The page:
What is Lupus?
Lupus is a disease that can affect anyone with any age. It is most often diagnosed or seen in young women, between the ages of 15 to 44.
It is an autoimmune disease in which the immune system attacks healthy cells by mistake that damage many parts of the body.
Studies show that there is no known cure for lupus, but effective treatments are available.
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What Are the Types of Lupus?
The most common type of lupus known as Systemic Lupus Erythematosus (SLE) that affects many parts of the body.
Other types of lupus including;
Cutaneous lupus is a type of lupus that causes a lesion or rash on the skin when exposed to sunlight.
Drug-induced lupus which is similar to SLE and caused by an overreaction to certain drugs or medications.
Neonatal lupus is the type of lupus that occurs when an infant acquires auto-antibodies from his mother with SLE.
Who Is Most Likely to Get Lupus:
Anyone can get lupus, mostly affect women. The disease is more common in women of African American, Asian, Hispanic and Native American descent than in Caucasian women.
According to the most recent study, genes play an important role and have a specific risk factor, but genes alone do not determine who gets lupus.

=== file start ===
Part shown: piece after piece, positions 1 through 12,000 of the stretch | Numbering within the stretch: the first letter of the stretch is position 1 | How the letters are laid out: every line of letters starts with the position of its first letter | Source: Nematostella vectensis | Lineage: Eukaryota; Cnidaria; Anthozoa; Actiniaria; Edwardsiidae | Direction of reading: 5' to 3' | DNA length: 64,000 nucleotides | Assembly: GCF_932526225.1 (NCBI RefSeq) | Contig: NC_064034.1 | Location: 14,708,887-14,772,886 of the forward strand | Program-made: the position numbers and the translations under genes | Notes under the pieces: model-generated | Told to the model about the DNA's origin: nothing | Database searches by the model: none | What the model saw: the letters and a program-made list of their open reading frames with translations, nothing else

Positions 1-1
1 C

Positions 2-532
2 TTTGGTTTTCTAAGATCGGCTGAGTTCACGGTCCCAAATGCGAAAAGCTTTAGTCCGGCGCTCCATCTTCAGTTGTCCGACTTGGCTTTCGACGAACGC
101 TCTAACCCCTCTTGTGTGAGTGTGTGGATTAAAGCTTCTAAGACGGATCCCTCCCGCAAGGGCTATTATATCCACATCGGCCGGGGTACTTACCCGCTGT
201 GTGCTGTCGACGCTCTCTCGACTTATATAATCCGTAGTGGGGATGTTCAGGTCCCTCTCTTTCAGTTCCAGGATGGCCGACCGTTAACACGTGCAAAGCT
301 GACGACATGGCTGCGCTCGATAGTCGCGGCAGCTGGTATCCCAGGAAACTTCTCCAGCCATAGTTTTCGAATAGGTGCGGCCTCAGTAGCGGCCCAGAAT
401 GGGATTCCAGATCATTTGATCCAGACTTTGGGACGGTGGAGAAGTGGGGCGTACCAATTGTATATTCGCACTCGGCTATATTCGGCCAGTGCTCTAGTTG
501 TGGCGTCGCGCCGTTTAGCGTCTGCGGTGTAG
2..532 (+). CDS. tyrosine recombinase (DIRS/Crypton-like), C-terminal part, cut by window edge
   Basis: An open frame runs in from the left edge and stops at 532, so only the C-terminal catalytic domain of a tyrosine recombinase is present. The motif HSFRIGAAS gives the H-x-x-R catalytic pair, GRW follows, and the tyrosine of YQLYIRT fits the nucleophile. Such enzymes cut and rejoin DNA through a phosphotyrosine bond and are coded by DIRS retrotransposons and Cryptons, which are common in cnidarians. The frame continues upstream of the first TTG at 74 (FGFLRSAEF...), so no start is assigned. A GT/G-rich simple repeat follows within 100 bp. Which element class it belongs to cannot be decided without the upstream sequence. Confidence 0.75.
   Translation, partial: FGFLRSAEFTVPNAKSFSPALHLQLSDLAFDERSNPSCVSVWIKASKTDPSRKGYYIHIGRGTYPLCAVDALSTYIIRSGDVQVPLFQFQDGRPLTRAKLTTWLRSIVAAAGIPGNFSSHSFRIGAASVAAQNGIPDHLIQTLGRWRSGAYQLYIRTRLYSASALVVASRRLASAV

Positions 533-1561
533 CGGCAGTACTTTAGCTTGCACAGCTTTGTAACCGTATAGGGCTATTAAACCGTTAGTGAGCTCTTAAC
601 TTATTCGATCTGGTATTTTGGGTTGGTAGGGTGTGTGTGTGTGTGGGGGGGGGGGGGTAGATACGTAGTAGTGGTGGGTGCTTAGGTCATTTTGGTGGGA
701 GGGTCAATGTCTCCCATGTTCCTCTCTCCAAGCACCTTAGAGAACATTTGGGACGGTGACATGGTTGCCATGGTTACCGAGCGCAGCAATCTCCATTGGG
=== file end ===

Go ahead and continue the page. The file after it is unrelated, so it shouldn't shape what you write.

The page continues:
Causes of Lupus:
The cause of lupus resides unknown, but there is an evidence that genetics, environmental factors, epigenetics (changes in chromosomes that affect gene activity), viruses, and infections play a role in causing lupus.
Health Risks of Lupus:
The most serious health risks are kidney disease, cardiovascular disease, and stroke. People with lupus are at increased risk for atherosclerosis (hardening of the arteries), but in some people, inflammation can occur in the heart itself (endocarditis and myocarditis) or the membrane that surrounds it. Endocarditis can damage heart valves that result in heart murmurs. The disease also attacks the central nervous system or brain that can cause stroke or seizures.
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Diagnosis of Lupus:
There is no single test that diagnoses lupus, and it could take months or a year to be sure. The doctor will conduct a complete medical history and physical exam, including blood tests, and may also perform kidney and skin biopsies to make a diagnosis.
Treatment Options for Lupus:
A person may need to see different kinds of doctors to treat the several symptoms of lupus. Once the person is diagnosed, his/her primary physician for lupus is a rheumatologist, who treats arthritis and other diseases which cause swelling in the joints. The rheumatologist may then send the patient or person to a clinical immunologist for treating immune system disorders
A treatment plan may goals for;
- Preventing or treating flares
- Preventing or reducing organ and joint damage
- Reducing swelling and pain
- Helping the immune system
- Balancing hormones
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